Amla ruled out of limited- overs tour of Australia

  • 1
    Share

Hashim Amla will miss South Africa’s limited-overs tour of Australia in November as he is given time to fully recover from a finger tendon injury ahead of a busy home summer and the World Cup next year.
While South Africa are yet to announce their squad for three ODIs and a T20I against Australia in early November, coach Ottis Gibson confirmed that Amla would not be making the journey.
“As a selection group we’ve discussed that with him already,” Gibson said. “We’re going to give him as much time as possible to get himself ready for the next set of cricket he’s got coming up.”
Amla’s continued absence means that there will be further opportunities for other batsmen to stake a claim at the top of the order in Australia, but Gibson warned that for World Cup hopefuls, “the window is closing”.
“For the last 12 months we’ve been looking at players, and for the next couple of months the window is closing,” he said. “We’re getting closer and closer to the guys who we want on the journey.”
South Africa last played bilateral ODIs in Australia four years ago, at the start of a season that included the 2015 World Cup. Amla and Quinton de Kock were established as an opening pair by then, and have since formed one of South Africa’s best ever opening partnerships, having scored nearly 4000 ODI runs together including the country’s largest stand of all time, their 282-run demolition of Bangladesh last year.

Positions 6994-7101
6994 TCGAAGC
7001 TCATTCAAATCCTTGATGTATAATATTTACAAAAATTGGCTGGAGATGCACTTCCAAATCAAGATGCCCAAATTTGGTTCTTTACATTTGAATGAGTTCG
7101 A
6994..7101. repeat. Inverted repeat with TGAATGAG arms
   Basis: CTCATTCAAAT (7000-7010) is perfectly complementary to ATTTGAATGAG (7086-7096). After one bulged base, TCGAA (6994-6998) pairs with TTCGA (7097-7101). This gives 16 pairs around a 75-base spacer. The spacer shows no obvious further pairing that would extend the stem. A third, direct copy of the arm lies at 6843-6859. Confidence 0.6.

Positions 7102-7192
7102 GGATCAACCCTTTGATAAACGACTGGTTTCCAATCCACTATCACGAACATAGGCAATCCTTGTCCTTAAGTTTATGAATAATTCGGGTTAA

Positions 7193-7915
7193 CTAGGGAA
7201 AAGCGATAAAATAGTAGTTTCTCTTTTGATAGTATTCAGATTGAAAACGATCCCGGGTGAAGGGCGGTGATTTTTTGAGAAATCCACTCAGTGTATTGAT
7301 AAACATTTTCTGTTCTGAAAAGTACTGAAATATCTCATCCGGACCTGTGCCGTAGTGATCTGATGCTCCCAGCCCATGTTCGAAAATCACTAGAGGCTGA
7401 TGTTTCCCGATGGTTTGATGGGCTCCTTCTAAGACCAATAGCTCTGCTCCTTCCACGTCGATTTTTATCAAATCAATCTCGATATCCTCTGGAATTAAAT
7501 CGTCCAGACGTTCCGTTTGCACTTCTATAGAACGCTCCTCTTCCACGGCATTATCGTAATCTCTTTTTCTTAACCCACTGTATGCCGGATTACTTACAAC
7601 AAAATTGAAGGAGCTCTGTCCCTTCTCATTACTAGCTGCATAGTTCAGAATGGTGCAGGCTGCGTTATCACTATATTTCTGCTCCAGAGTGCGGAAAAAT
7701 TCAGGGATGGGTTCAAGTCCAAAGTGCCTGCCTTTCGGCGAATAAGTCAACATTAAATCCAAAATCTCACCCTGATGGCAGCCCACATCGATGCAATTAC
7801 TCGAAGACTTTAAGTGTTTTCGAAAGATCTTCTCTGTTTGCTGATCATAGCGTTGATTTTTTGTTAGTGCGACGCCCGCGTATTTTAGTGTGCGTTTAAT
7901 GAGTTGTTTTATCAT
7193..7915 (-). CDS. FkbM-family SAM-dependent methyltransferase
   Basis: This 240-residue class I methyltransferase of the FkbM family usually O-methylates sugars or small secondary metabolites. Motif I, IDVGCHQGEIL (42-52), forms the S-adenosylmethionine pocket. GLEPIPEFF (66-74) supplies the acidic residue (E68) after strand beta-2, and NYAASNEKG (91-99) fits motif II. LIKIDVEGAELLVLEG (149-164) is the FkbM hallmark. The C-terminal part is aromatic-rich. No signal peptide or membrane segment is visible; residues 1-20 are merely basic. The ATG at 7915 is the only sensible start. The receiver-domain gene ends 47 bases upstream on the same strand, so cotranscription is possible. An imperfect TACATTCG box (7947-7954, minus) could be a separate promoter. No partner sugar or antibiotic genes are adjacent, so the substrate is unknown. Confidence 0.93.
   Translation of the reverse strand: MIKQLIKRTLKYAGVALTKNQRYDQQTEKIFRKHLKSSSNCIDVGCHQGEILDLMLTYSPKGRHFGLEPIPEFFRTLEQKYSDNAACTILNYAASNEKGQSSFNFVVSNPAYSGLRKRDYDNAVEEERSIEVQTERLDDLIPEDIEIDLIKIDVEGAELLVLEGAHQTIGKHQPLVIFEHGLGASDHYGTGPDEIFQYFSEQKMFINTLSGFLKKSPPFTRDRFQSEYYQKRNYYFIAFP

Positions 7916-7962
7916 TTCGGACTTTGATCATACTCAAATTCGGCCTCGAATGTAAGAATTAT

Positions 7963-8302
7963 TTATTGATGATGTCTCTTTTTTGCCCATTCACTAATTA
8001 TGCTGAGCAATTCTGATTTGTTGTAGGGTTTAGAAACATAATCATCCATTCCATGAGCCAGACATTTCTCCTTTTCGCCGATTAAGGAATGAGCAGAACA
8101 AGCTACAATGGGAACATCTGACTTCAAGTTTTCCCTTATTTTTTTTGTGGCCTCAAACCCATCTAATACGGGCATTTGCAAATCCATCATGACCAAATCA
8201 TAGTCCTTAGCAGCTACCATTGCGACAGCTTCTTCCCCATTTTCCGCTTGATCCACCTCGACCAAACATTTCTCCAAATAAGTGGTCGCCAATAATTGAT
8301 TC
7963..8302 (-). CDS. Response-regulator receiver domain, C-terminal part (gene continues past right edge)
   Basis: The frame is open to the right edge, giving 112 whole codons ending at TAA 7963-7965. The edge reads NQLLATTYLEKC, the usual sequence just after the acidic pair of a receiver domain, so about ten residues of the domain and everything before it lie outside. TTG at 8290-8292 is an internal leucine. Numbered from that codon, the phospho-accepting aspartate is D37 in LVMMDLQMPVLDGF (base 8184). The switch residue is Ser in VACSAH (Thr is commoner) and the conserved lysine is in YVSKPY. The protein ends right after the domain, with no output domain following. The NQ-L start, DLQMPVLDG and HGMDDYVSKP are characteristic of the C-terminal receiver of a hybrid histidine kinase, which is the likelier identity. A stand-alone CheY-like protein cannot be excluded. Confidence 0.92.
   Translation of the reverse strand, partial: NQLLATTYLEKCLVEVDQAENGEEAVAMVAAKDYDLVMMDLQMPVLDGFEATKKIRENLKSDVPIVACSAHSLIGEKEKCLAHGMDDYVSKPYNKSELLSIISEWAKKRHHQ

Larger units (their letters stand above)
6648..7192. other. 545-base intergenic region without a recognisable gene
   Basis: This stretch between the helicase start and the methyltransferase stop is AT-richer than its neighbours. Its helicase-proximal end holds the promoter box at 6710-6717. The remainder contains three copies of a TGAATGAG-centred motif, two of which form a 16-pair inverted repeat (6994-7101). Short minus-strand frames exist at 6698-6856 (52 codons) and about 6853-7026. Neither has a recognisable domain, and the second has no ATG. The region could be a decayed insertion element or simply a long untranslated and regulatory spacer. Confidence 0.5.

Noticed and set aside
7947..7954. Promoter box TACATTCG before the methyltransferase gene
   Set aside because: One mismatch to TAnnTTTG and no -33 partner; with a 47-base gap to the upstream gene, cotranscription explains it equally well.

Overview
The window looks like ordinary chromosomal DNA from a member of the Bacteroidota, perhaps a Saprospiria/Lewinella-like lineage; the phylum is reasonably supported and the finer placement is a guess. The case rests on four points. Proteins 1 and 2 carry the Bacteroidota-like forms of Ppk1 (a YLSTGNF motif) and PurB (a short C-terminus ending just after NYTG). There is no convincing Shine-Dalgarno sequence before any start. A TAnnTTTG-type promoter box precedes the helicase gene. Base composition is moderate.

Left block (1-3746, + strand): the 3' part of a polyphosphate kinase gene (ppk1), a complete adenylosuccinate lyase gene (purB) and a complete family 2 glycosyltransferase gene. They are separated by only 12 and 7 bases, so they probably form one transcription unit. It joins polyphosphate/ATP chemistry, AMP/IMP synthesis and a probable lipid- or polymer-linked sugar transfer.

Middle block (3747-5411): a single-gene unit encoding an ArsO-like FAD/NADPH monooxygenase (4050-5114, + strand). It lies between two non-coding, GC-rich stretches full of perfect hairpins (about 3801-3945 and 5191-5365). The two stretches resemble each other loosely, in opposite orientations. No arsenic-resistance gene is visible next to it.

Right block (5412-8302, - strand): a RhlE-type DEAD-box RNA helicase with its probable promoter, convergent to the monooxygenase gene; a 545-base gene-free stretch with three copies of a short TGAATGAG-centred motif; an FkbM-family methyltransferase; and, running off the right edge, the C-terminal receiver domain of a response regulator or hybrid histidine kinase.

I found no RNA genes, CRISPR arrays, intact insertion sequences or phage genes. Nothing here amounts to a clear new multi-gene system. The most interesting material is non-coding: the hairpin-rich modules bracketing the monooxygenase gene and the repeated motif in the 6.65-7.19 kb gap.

With Amla injured and de Kock rested for the ODIs against Zimbabwe, South Africa trialled Dean Elgar, Aiden Markram and Reeza Hendricks as openers. While Elgar flunked the audition with single-digit scores, Markram and Hendricks put together 75 in the third ODI and Gibson suggested that despite the tricky pitches played on, “we know where we are with those two”.
“We know that Quinny and Hashim has been a fantastic opening pair for the Proteas for a long time, and we also know that Reeza Hendricks and Aiden Markram have also been very good in franchise cricket,” Gibson said. “The wickets at the start of the series, especially in one-day cricket were a bit tough for batting, so from that point of view we didn’t get to see as much as we would have liked, but we know where we are with those two.”
Gibson’s assessment of his top order during the one-dayers against Zimbabwe was made a little more difficult by some erratic early season pitches, particularly in the second ODI in Bloemfontein when a returning Dale Steyn had Zimbabwe’s batsmen ducking and fending during a spell that bordered on outright dangerous. The pitch in Kimberley was also of an entirely different character than expected – the last time South Africa had been there, de Kock and Amla had flattened Bangladesh with that record opening stand.